A woman using a phone at a desk for mobile banking

Most, if not all, banks have an app these days, allowing you to manage your money via your smartphone. There’s no doubt that it makes for convenient banking, but is it safe?

The latest UK Payment Markets report shows that almost half (47%) of UK adults are using mobile banking – a number that rises year on year. So, too, does the number of bank payments made using online or mobile banking, with two billion transactions being made by consumers every year.

Although online banking is currently more popular than mobile banking – almost seven in 10 UK adults use internet banking, according to the Office of National Statistics – the latter is expected to eclipse the former in the coming years. Industry experts CACI say that mobile banking will outperform online banking by 2023.

So, with everybody seemingly getting on board with mobile banking, you’d like to assume that the risks of being stung by a fraudster are fairly low. But is this a fair and accurate assumption to make? Let’s see what the experts say…

 

Is mobile banking safe?

Having conducted some thorough research into the security protocols adopted by banks, Which? says that mobile banking is “in some ways safer than using a computer to log in to your bank account”.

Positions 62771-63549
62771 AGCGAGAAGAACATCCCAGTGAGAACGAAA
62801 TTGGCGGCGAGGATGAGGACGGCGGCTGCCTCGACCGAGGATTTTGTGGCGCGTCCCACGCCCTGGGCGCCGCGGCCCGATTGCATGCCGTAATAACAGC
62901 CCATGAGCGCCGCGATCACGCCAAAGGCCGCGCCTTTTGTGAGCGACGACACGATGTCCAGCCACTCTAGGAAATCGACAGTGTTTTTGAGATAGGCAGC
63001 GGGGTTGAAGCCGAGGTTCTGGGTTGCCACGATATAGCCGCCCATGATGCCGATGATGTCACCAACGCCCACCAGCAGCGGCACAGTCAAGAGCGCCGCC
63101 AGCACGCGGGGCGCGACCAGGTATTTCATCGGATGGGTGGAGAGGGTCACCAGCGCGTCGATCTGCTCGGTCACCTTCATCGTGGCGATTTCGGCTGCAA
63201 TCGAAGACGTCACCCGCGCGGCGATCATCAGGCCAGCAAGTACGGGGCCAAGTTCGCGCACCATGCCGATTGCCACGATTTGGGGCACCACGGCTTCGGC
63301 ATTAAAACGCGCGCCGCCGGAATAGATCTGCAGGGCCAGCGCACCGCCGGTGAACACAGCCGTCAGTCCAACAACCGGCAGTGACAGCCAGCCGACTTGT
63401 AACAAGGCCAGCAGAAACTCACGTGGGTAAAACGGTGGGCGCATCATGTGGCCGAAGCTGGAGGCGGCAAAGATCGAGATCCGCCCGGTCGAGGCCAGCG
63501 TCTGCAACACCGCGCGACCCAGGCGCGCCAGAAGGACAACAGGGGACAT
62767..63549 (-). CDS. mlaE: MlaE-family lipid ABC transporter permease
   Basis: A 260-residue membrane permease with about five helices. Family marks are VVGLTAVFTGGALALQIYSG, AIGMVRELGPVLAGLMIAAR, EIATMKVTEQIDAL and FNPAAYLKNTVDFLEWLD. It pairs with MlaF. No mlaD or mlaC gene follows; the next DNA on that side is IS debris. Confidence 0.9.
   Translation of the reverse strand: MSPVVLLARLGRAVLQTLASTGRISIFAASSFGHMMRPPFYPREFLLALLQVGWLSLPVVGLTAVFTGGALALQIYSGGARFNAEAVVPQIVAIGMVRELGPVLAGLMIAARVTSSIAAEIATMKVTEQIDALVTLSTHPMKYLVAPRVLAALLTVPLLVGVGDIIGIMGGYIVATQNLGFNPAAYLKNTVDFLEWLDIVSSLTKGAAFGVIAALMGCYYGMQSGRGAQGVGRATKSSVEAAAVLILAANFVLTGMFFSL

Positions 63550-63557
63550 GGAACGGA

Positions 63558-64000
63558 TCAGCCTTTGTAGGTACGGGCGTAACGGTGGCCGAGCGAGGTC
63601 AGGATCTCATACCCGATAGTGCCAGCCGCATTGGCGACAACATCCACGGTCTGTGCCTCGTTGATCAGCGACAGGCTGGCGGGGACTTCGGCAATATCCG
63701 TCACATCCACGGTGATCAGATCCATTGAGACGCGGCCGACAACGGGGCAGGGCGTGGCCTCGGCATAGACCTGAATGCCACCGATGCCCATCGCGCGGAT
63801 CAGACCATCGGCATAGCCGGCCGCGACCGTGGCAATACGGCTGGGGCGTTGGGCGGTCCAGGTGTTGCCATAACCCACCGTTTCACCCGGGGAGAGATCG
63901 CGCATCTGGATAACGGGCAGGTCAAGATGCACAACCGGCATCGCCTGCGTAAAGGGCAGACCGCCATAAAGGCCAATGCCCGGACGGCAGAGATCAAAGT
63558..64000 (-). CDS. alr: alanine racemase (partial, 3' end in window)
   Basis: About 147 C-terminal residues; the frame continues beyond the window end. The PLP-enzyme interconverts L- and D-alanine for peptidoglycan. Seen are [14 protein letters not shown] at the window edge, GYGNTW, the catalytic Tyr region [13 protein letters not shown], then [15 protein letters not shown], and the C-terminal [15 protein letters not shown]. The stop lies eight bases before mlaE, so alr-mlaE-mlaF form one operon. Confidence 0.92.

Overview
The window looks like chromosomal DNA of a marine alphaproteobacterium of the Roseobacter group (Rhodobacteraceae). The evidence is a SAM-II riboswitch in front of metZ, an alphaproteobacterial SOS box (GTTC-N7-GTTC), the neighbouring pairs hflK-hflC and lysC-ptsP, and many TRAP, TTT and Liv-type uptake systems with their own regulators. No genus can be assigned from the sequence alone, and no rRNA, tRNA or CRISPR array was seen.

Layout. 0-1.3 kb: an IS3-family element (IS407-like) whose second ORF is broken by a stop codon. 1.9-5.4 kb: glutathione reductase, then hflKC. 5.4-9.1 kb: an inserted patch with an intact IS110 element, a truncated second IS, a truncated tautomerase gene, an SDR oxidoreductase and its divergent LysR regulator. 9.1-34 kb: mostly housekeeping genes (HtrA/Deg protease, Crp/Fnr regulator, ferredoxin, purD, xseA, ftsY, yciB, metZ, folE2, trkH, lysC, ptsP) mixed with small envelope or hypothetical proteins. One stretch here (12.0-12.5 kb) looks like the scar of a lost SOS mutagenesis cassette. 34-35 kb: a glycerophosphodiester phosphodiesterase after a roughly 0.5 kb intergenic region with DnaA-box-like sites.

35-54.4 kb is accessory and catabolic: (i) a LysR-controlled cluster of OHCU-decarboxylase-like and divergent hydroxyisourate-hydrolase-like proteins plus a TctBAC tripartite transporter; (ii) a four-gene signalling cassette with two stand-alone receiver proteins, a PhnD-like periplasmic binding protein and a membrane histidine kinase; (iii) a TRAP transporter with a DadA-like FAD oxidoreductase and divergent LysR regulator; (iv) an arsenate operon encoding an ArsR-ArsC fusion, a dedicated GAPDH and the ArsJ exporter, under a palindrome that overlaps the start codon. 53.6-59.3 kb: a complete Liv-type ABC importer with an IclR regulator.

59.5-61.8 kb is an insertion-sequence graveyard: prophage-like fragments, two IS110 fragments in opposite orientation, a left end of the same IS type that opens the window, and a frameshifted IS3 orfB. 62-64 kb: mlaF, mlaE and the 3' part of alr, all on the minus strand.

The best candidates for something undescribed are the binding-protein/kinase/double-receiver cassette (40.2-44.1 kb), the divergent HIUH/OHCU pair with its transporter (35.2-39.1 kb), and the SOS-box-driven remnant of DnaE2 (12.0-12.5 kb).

The key reason being that fraudsters are unable to trick mobile users in the same way they can computer users. As Which? points out, apps downloaded from Apple or Google’s Play Store are vetted before they are made available to users. PCs, on the other hand, can run software from any source.

In other words, users might inadvertently download malware or spyware onto their computers, which compromises their security – but they’re far less likely to make the same mistake on their smartphones.

A good example of this is keystroke logging, often referred to as keylogging or keyboard capturing. This is a common method used by fraudsters to track and record every keystroke entry made on a computer, often without the permission or knowledge of the user.

However, it’s difficult to plant a keylogger on a smartphone without the user knowing about it.

As a result of hackers being unable to penetrate smartphones in the same way as they can PCs, they often have to resort to looking over someone’s shoulder – known as ‘shoulder surfing’ – as they use a banking app, akin to what happens in cashpoint queues.

A man using his mobile phone outside at sunset

What are the risks of mobile banking?

Which? stresses that mobile banking isn’t risk free – and it’s unlikely to ever be. Cyber criminals are always looking for new ways to exploit technology, and you need to be on your guard at all times to ensure you don’t become a victim of their fraudulent activity.

One of the biggest threats to mobile banking users right now is fake banking apps.

Although, as we said earlier, Apple and Google respectively will vet apps prior to public consumption, sometimes fake ones can slip through the net – especially on the Android operating system.